The First Temptation of Christ

He was tempted in every way, explains the author of the Epistle to the Hebrews.  There is no temptation in our experience that Christ cannot understand, firsthand.

Other parts of Scripture, however, turn our attention to some particularly dramatic and key temptations in the life of Christ.

The filmmaker Scorsese brought to life a controversial “what-if” depiction of Christ’s last temptation. What temptations existed before that point, however? What was the first? As far as Scripture is concerned, Christ’s most dramatic, early, temptation at the beginning of his ministry was his confrontation with Satan in the wilderness. Satan tempts Jesus by calling upon Jesus to use His divine power and prerogative to save Himself, to gain glory and security for Himself; instead of the path of suffering and servanthood that Christ was called to take.

Satan’s final temptation for Christ is the most grandiose:

 “Again, the devil took him to a very high mountain and showed him all the kingdoms of the world and their splendor. “All this I will give you,” he said, “if you will bow down and worship me.” -Matthew 4:8-9

This narrative is rife with political overtones.

In a very real way, Jesus’ first and perhaps his most profound temptation was a political temptation.

Christ was offered authority over all the Kingdoms of the world. He was offered a straight and easy path into the promise of the Messiah. The One who would come from God and be declared Lord of Lords, to Whom the nations would stream. Nearly every Old Testament prophet spoke of this glory. Jesus knew this was His identity, why not simply take it for Himself, the easy and self-celebrating way, not the way of suffering, service, and humility. The way of a King, not the way of a criminal. The way of a successful and self-made businessman, not that of an abused blue-collar worker. The way of someone identified as one of the “unruly” and “thug” masses of poor and angry peasants.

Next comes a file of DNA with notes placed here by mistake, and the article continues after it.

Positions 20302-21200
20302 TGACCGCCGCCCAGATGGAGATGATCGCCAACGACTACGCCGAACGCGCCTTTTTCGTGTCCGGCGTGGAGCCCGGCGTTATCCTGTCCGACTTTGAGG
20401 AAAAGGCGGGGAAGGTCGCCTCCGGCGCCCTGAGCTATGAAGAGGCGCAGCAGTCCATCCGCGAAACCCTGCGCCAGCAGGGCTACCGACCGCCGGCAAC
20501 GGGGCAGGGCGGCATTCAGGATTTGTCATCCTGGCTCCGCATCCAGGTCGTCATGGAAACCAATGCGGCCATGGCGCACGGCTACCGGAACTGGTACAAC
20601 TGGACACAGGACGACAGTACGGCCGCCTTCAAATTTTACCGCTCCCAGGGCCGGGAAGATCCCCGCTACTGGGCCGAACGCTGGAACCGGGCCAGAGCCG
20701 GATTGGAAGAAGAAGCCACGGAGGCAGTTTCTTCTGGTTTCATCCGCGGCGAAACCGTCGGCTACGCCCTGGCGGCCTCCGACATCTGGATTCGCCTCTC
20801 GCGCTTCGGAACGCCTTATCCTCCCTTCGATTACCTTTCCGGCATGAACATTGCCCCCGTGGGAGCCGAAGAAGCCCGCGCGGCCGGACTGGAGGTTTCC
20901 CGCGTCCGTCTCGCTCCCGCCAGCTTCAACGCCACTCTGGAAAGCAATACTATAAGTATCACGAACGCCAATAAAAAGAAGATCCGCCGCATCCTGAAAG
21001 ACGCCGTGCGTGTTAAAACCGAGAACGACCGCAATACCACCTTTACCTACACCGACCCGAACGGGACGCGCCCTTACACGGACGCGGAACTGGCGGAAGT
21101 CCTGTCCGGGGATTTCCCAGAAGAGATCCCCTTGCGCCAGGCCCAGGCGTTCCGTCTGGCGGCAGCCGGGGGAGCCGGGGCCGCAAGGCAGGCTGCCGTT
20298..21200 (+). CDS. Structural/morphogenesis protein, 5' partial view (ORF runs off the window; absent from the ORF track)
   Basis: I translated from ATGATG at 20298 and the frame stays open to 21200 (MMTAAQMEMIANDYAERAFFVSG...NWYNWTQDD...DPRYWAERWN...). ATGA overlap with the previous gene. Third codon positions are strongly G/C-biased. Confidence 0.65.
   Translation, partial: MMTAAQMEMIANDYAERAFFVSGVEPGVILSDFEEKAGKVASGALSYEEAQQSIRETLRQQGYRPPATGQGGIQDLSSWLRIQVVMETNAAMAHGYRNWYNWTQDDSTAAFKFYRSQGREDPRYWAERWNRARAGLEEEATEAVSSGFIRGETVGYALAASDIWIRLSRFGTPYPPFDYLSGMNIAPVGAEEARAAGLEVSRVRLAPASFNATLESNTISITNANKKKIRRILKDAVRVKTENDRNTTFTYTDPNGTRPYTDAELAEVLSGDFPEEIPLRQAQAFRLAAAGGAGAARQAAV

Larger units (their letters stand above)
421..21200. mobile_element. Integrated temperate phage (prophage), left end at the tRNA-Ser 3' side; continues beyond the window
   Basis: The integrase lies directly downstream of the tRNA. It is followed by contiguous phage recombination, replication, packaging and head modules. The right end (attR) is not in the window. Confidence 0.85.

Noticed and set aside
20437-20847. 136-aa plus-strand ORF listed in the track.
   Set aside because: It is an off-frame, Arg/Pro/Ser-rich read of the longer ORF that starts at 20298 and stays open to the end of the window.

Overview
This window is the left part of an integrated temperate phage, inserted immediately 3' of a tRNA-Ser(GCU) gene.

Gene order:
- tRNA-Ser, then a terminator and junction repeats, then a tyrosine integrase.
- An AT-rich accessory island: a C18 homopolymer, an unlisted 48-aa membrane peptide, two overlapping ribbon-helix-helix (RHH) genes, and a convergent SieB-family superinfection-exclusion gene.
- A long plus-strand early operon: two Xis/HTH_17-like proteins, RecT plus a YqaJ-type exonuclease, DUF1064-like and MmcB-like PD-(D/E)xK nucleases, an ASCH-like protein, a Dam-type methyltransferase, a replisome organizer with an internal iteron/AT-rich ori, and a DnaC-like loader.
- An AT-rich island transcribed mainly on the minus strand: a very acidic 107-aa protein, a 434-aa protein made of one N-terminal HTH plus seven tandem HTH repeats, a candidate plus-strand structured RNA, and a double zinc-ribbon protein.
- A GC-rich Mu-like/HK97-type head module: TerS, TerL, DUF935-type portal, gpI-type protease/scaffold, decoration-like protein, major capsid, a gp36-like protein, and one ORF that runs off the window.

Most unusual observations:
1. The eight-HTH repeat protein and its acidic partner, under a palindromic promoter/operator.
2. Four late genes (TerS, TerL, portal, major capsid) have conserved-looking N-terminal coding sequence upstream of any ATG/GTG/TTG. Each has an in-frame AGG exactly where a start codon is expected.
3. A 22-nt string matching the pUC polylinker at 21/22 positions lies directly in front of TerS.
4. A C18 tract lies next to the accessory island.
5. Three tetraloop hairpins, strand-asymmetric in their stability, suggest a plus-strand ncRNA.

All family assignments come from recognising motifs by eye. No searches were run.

It was a temptation all throughout his career. It was a temptation that surrounded him and pressed in upon him, and infected his closest friends.

1st century Palestine was bursting with revolutionary fervor. Many followed Jesus in hopes that he was the promised Che Guevera of Palestine’s liberation, or a George Washington to release them from the Empire’s taxing clutches. Judas, a Zealot, probably attached himself to Christ for these reasons, and got fed up that Christ wasn’t strong enough. Wasn’t bold enough.  Even the other disciples kept their swords handy, waiting for a plan of attack and the right moment that would be chosen by their fearless hero. They all scattered when Christ was arrested.

They had been ready to take life, but not to give up their own.

There are hints in the Gospels that the crowds around Jesus were hoping, even pushing and cajoling, him into becoming their military King. The crowds who welcomed him into Jerusalem sang the chants that had been sung by an earlier violent revolutionary. This was it. 

The path of power, of dominance, of violence. Of killing the unorthodox and wily Samaritans, blowing up the military outposts of the occupying forces. These were all open to Christ. The culture around him was ripe for it.

But Christ knew that the temptation from Satan, the temptation of the Enemy, underlie all these possibilities. That is why Jesus rebukes, “get behind me Satan!” when Peter echoes Satan’s earlier temptations, suggesting Christ not take the path of death and sacrifice.